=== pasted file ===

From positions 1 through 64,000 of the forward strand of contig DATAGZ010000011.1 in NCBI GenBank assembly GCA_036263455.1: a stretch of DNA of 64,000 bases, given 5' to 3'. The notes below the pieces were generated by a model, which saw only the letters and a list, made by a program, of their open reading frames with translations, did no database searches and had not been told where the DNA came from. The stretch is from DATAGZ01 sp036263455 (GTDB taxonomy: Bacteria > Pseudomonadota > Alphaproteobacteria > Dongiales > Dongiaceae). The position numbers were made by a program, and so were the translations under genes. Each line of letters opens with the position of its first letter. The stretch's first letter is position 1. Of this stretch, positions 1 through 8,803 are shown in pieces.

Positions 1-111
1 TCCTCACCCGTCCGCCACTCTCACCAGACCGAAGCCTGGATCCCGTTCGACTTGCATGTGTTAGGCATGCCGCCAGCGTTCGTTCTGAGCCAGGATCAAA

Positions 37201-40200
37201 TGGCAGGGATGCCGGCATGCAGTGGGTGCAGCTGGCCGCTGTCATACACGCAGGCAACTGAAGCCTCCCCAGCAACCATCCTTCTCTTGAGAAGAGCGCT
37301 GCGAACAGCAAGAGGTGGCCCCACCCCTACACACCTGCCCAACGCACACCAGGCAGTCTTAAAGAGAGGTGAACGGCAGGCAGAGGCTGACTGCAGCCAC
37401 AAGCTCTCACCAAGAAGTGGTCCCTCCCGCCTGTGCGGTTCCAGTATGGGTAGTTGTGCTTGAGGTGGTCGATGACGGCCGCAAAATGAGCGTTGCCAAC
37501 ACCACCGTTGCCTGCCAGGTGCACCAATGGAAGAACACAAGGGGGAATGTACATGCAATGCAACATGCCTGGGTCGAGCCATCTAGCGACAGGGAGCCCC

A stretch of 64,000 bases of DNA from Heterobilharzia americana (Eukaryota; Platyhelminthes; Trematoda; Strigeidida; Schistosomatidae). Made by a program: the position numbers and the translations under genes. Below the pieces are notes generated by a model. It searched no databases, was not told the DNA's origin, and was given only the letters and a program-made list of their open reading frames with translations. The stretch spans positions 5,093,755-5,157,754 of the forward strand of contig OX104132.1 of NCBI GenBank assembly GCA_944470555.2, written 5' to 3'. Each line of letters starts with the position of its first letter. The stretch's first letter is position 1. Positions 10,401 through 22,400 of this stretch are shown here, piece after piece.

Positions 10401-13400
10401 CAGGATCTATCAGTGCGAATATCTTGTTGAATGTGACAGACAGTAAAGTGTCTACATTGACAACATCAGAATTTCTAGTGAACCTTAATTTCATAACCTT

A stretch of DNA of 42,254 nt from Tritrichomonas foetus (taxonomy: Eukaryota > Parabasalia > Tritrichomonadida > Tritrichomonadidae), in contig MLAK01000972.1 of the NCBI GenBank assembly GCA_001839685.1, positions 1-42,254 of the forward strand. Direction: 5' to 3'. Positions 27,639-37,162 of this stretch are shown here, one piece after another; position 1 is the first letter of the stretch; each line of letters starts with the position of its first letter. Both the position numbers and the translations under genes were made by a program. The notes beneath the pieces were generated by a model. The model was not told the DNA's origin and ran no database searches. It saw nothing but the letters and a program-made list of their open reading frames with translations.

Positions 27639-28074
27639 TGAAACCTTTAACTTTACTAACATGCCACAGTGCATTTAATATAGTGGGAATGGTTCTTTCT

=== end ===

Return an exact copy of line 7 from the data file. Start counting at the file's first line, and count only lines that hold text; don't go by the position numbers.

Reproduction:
37401 AAGCTCTCACCAAGAAGTGGTCCCTCCCGCCTGTGCGGTTCCAGTATGGGTAGTTGTGCTTGAGGTGGTCGATGACGGCCGCAAAATGAGCGTTGCCAAC